December 24, 2018, the Superior Court entered a writ of possession in favor of Santander. Id.,
According to the Phelan Defendants, the sheriff of Passaic County originally scheduled an
eviction for March 19, 2019 but that the eviction was stayed because one of the Borrowers, Renata
Rendon, filed two Chapter 13 Bankruptcy Petitions. ECF No. 6 at 5, ¶¶ 20–22. Following the
dismissal of Renata Rendon’s second bankruptcy filing (ECF No. 6-1, Exh. Q) and an order of in
rem relief from any bankruptcy stays to Santander (id., Exh. R.), the Superior Court entered a writ
of possession in favor of Santander on October 1, 2019. Id., Exh. T. Defendant Brian Fishman,
Case 2:19-cv-20290-CCC-ESK Document 11 Filed 11/19/20 Page 4 of 12 PageID: 265
Esq. issued a certification in support of the issuance of the writ of possession, in which he certified
that he was an attorney and member of PHD&J. Id. An eviction of Plaintiff and all occupants from
the Property was scheduled for November 18, 2019. Compl. at 3 (“on Nov 18, 2019 they are
try[ing] to evict to gain possession”).
After the eviction was scheduled, Plaintiff filed an emergent motion in the Superior Court
of New Jersey, Chancery Division, seeking to stay the eviction, which was denied on November
15, 2019. ECF No. 6-1, Exh. U. On November 19, 2019, Plaintiff sought leave to file an emergent
motion with the Superior Court of New Jersey, Appellate Division, to stay the eviction. Id., Exh.
V. The Appellate Division denied Plaintiff’s request the same day because Plaintiff “never
appealed the final judgment of foreclosure and waited until the day after the lockout to seek
emergent relief in the Appellate Division.” Id., Exh. V. Plaintiff also filed a request for permission
to file an emergent motion in the New Jersey Supreme Court, which the Supreme Court denied on
November 20, 2019. Id., Exh. W.
The eviction took place on November 20, 2019. See Order Denying Defendant’s Motion
to Challenge Court’s Jurisdiction, Santander Bank, N.A. v. Javier Rendon, et al., No. 9838-13 (N.J.
Sup. Ct. Ch. Div., Passaic Cty. Jan. 27, 2020) (denying plaintiff’s motion to challenge the Superior
Court’s jurisdiction because “[a]pplication is moot. Eviction has taken place on Nov. 20,
2019 . . .”) (emphasis added).
On November 14, 2019, Plaintiff filed the instant Complaint seeking to challenge the
Foreclosure Action. ECF No. 1. The Complaint, titled “Complaint for Wrongful Foreclosure and
Breach of Contract,” contains thirteen claims: (1) breach of contract; (2) “scheme to defraud,”
alleging violation of the Truth in Lending Act, Regulation Z (“TILA”); (3) “detrimental reliance”;
(4) “unlawful deception in the original action”; (5) violation of the Racketeer Influenced and
Case 2:19-cv-20290-CCC-ESK Document 11 Filed 11/19/20 Page 5 of 12 PageID: 266
Corrupt Organizations Act (“RICO”); (6) wrongful foreclosure; (7) “slander of title”; (8) violation
of the New Jersey Consumer Protection Act; (9) “slander of credit”; (10) “lawful challenge”; (11)
“failure to establish agency”; (12) “legal prejudice”; and (13) “fraudulent civil action was filed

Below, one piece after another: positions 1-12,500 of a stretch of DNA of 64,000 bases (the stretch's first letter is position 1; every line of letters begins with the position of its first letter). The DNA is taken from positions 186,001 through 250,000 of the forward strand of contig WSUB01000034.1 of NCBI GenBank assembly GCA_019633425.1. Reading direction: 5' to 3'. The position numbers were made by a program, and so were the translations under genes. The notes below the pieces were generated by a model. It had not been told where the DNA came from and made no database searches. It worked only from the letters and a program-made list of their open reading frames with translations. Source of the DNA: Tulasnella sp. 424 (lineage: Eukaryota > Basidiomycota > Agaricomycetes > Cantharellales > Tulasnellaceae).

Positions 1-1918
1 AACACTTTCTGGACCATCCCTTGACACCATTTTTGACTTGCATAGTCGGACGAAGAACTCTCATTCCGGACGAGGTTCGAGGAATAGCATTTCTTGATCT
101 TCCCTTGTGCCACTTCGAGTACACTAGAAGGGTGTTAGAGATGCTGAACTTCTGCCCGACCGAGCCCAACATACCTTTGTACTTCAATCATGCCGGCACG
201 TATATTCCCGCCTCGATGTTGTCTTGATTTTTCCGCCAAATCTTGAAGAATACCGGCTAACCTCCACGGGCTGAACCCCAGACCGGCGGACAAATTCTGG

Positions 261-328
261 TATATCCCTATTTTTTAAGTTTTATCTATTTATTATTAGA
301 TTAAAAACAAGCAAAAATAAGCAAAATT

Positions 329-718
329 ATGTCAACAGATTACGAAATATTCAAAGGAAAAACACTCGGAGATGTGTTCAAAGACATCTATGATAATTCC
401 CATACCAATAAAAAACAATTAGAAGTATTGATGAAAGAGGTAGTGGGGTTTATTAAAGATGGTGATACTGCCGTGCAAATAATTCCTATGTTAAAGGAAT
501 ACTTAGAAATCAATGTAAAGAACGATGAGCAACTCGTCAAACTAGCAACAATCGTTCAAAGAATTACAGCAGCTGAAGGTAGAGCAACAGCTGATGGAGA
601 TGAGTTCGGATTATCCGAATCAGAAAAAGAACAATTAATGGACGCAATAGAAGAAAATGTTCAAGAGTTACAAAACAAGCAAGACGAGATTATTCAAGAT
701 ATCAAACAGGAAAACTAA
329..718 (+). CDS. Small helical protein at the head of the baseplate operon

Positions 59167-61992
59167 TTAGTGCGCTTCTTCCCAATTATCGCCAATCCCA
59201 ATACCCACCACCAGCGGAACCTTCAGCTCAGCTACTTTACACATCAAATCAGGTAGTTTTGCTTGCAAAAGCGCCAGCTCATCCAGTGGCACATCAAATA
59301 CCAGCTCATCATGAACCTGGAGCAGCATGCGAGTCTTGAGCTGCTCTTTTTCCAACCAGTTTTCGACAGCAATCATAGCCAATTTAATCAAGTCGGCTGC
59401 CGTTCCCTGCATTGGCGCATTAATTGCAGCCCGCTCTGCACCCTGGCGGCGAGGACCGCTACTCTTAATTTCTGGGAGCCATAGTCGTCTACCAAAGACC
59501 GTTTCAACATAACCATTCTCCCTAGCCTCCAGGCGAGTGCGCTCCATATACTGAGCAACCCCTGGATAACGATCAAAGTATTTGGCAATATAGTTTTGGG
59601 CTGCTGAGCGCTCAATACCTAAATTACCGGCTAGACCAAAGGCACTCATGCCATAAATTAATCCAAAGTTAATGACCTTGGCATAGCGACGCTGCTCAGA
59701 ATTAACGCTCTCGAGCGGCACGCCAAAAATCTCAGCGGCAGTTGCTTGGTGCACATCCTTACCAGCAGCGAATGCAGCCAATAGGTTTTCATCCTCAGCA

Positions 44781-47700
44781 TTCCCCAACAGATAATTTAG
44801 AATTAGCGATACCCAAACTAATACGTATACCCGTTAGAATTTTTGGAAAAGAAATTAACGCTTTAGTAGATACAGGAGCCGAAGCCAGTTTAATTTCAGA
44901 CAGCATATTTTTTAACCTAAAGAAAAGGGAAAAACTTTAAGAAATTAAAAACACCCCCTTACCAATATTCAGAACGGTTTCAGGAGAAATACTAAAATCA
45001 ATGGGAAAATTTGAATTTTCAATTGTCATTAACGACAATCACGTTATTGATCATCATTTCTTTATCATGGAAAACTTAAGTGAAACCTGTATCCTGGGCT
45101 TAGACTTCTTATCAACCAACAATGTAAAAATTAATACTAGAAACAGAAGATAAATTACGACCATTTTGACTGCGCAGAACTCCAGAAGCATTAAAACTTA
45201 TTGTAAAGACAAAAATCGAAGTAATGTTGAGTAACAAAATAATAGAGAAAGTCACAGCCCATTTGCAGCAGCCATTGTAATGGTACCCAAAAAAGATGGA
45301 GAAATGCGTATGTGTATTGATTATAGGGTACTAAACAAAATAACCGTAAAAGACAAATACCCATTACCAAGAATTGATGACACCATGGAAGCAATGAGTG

in state court.” Compl. at 5–18. The Complaint generally alleges that there was no basis for
foreclosure and that Defendants committed fraud by instituting the Foreclosure Action. See Compl.
at 5–18. Plaintiff also makes the following allegations: (1) the promissory Note was illegitimate
(id. at 13–14); (2) Defendants gave Plaintiff “a fake loan,” (id. at 9); (3) Defendants never gave
Plaintiff a loan and defrauded the Plaintiff (id. at 15); and (4) Defendants failed to verify the loan
at issue during the Foreclosure Action. Id. at 7 (“The wrongful foreclosure is Void, as it did not
contain the legal documents to verify a loan.”); id. at 11 (“The original contract and an accounting
of the loan entries was never filed in the wrongful foreclosure case.”). Plaintiff asks the Court to
void the Foreclosure Sale, discharge the debt, and award Plaintiff compensatory and punitive
damages in the amount of $5.5 million plus additional consequential damages. Id. at 18.
On December 6, 2019, the Phelan Defendants filed a motion to dismiss the Complaint
pursuant to Federal Rule of Civil Procedure 12(b)(6), arguing that: (1) the Complaint fails to state
a cognizable claim; (2) Plaintiff’s claims are barred by the Rooker-Feldman doctrine; and (3)
Plaintiff’s claims are barred by the doctrines of res judicata, collateral estoppel, and Entire
Controversy. ECF No. 6. Plaintiff failed to file an opposition within fourteen days as required by
Local Civil Rule 7.1(d), nor did he request an extension to file an opposition. On April 14, 2020,
this Court entered an order directing Plaintiff to file an opposition to the Phelan Defendants’
motion within sixty days. ECF No. 9. Plaintiff did not file an opposition, and on August 25, 2020,
the Phelan Defendants’ motion was reinstated as unopposed. ECF 10.
On October 10, 2020, Defendant Santander filed a motion to dismiss under Rule 12(b)(1),
arguing that the Court lacks subject matter jurisdiction over this matter pursuant to the Rooker-